Soon joining the hunt was the destroyer USS Ericsson, the fourth member of TG 60.7. The American warships initiated another sonar sweep but were unable to pinpoint the U-boat. Uncertain whether the initial target had been an existing shipwreck or the enemy sub, the Navy commanders widened their search grid.
Around 11:20 p.m. Atherton and Moberly, working together, detected what they believed was the U-boat, in 100 feet of water some 4,000 yards east of the original attack zone. Closing in, the American warships fired several rounds of hedgehogs. When crew members brought searchlights to bear 30 minutes after midnight on May 6, their beams picked up bubbles, oil and debris on the surface.
Atherton circled the area for some 20 minutes, maintaining sonar contact with the target on the seafloor. No movement or sounds were detected. Just in case, the ship dropped two more series of depth charges on shallow settings. One exploded too soon and damaged Atherton’s own sonar gear, so Moberly moved in to attack. Incredibly, sonar showed U-853 was still “alive” and creeping along the bottom at about 5 knots.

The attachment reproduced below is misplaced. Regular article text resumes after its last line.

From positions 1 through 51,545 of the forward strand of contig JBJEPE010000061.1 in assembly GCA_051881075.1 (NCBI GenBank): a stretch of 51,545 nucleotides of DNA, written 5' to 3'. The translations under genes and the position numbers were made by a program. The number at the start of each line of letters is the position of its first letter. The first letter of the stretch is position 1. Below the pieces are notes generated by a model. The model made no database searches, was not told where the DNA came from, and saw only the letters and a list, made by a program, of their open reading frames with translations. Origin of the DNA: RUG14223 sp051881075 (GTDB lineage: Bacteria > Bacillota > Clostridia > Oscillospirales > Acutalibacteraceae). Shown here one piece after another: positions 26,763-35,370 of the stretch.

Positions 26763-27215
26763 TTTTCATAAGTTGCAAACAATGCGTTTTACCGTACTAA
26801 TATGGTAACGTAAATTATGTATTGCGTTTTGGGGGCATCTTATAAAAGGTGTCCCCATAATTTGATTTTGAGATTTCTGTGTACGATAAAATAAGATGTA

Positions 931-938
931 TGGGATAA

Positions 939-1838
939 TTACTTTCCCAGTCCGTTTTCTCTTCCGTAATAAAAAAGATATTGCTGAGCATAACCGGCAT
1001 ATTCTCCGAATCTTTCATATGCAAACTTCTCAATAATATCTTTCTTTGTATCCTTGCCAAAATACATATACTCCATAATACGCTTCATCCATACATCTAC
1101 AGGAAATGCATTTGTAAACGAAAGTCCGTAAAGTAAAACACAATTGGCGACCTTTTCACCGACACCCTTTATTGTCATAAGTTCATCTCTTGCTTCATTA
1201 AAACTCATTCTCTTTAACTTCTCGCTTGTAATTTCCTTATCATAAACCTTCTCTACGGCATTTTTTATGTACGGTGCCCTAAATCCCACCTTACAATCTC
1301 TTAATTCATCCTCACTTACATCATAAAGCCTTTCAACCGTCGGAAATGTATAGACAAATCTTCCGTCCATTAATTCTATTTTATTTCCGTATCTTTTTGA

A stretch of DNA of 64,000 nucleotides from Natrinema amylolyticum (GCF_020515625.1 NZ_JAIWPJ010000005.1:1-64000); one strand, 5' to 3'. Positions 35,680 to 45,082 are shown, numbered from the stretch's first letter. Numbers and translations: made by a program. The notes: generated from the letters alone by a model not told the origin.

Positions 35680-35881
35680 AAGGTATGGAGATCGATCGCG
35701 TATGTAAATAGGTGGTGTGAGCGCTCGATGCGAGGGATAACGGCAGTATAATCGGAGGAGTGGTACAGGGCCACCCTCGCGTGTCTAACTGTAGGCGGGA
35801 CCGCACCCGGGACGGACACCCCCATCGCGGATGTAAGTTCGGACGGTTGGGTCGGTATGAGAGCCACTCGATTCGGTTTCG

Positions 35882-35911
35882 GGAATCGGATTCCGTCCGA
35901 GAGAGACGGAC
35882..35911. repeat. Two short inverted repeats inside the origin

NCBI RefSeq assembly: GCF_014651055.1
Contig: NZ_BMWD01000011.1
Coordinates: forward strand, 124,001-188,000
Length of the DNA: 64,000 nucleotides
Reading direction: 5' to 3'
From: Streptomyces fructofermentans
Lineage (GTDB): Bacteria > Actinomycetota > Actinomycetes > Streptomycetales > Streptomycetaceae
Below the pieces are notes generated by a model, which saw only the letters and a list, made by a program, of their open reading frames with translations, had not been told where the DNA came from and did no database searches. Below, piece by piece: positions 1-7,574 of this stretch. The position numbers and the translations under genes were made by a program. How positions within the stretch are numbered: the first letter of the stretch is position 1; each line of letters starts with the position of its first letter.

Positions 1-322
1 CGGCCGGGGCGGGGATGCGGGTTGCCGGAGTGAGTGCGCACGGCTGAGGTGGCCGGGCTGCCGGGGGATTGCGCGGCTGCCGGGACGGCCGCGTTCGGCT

During its depth-charge run Moberly experienced the same problems as Atherton had, the resulting shallow explosions also damaging its sonar. The crew made repairs. But the U-boat managed to slip away after being detected moving at 2 to 3 knots in 75 feet of water.
As dawn broke, it became clear the depth charge and hedgehog barrages had hit the mark. Lookouts spotted three oil slicks about 30 feet apart, along with considerable debris. After re-establishing sonar contact, the warships resumed their attack at 5:30 a.m., making multiple runs with depth charges and hedgehogs. A pair of Navy blimps from Lakehurst, N.J., soon joined in, marking the target and firing rockets at the oil slicks.
In a coup de grâce, Atherton and Moberly made a last run at the U-boat with depth charges. The former went first, followed by the latter. After Moberly passed over the target, an eruption of air and oil broke the surface, followed by all manner of equipment, papers and clothing, including Frömsdorf’s black-peaked cap. The sub hunters broke off their attack at 10:45 a.m.